Once known; decide whether to train, outsource or hire. With there being a Cloud skills shortage, it may be difficult to hire, so depending on organizational budgets it may be advisable to look to our source or upskill existing staff.
Independent and Cloud vendor’s have training courses that are widely available and it’s important to allow time for asset management teams to refresh and upskill, to keep ahead of the curve with the ever-moving targets they’re managing.
Where possible, promote from within and give individuals the opportunities to advance their career and deliver greater value to your business. Institutional knowledge and experience with your infrastructure and environments can only strengthen the Cloud team and saves money on recruitment and training time.
With skills secured and your Cloud Centre of Excellence aligned to the ITAM & SAM teams, the other vital component is ensuring that they’re fully informed with the best possible Cloud Asset Management solution and that in doing so, you’re not needlessly duplicating any asset management data or function with a separate toolset, just to give you visibility of Cloud IaaS and PaaS; what is required is a single, holistic technology platform to manage IT assets everywhere, including Cloud, ensuring your entire on-premise infrastructure. This removes noise and unnecessary complexity by having everything you need simply in one place.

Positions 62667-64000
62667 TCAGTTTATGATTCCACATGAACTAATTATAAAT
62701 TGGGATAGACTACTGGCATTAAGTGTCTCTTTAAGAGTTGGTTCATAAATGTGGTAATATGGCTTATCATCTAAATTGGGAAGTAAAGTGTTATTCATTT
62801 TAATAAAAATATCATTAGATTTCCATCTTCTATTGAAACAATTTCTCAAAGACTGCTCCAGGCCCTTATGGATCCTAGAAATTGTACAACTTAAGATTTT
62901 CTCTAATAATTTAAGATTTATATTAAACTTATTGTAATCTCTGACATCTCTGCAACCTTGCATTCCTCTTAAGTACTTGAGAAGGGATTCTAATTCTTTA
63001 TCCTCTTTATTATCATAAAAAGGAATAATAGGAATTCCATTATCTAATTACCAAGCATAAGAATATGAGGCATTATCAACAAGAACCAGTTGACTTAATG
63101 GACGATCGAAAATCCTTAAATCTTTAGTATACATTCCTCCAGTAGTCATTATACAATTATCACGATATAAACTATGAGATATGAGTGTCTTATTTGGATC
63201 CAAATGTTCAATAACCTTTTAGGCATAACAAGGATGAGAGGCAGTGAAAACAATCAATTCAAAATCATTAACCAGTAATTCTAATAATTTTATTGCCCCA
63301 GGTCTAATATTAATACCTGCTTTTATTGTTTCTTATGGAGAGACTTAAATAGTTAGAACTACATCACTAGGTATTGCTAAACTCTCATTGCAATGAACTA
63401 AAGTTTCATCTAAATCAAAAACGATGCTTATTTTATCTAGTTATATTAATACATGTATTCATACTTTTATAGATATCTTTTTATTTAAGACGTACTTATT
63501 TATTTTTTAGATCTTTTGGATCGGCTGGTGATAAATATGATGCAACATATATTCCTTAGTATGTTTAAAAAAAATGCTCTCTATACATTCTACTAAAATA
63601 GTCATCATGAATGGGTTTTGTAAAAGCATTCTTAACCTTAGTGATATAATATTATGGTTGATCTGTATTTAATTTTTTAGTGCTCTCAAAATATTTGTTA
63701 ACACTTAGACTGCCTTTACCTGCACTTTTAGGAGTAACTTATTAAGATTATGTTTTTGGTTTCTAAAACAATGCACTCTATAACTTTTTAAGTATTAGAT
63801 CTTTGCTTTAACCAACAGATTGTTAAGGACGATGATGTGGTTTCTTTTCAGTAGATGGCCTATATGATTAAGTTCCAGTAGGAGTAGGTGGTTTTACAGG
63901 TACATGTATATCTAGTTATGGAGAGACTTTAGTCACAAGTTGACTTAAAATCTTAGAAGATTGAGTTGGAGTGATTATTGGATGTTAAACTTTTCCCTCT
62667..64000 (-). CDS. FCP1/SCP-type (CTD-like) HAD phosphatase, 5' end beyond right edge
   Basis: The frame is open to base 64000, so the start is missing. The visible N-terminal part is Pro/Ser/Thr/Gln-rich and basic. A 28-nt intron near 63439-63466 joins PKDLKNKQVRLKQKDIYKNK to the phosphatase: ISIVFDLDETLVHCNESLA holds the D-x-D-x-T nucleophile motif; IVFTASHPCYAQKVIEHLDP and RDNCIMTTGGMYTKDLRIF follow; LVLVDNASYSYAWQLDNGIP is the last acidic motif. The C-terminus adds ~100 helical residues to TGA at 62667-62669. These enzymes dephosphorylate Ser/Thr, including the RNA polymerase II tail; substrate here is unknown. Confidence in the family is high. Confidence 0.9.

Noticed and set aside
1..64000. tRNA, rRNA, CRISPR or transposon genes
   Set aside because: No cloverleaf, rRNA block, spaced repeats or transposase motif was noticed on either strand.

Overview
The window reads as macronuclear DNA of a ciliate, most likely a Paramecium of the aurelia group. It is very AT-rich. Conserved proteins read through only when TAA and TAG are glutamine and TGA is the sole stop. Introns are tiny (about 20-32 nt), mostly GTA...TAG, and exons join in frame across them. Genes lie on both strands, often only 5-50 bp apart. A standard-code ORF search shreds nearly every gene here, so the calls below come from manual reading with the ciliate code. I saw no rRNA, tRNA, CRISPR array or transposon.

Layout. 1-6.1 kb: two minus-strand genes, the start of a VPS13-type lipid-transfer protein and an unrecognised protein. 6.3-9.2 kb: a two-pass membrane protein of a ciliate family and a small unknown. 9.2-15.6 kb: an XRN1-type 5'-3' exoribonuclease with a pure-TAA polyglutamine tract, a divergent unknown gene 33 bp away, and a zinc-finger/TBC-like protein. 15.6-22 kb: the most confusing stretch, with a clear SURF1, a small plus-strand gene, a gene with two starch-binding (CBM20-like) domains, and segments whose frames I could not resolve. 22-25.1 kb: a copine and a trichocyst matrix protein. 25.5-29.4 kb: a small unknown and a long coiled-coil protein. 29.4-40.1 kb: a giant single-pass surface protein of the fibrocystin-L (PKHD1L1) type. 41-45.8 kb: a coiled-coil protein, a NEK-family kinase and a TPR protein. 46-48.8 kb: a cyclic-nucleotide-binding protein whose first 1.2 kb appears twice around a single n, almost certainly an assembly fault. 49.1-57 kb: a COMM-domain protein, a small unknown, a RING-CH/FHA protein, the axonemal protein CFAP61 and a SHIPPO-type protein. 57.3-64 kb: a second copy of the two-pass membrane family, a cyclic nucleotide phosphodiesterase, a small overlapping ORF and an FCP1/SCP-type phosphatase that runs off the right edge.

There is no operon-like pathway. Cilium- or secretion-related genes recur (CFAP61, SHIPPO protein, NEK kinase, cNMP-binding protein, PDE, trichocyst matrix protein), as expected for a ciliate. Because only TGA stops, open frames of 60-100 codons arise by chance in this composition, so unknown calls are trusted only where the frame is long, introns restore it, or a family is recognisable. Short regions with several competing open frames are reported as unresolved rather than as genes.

Squeezing Value from the Cloud
Cloud adoption accelerates time-to-value for new products and solutions being implemented, but it’s the governance of those solutions in the long-term that will determine the overall value to the business.
The role of IT within businesses is clearly growing. And it’s great that the traditionally ‘back office’ function is moving more and more to the forefront of delivering business value. Cloud adoption is an enabler to IT to deliver new means for businesses to operate and prosper, so it’s essential that with that transformational change, solid foundations are also put in place to control the security and financial overheads that the ‘limitless’ Cloud adoption has on the business.
Besides skills, the next barrier to attaining business value via the Cloud is Cloud Management Solutions, that is to say, not simply tools that are useful to provision Cloud IaaS / PaaS but also to manage Cloud resources long-term as Business Assets that deliver value.
These disciplines of managing and optimizing value from Hardware & Software assets are not new, and IT leaders are recognizing the benefits of unifying the old toolsets traditionally used to manage all different types of IT assets on-premise and now with increasing home working, supporting operations out in the wild; hardware, software, licensing, mobile, datacenter etc.… the more these once independent functions can be brought on to a single management platform, the more the power of Business Intelligence increases through having IT asset data consolidated and accessible via a single platform solution. That means faster, safer decision making, greater insight and operational benefit through working from a ‘Single Pane of Glass’ solution instead of a raft of disparate, unhelpful legacy toolsets that don’t integrate well and all have data effectively held up in silos.
The benefits to IT in consolidating these functions are many, so – why should Cloud IaaS / PaaS (and SaaS for that matter) be any different?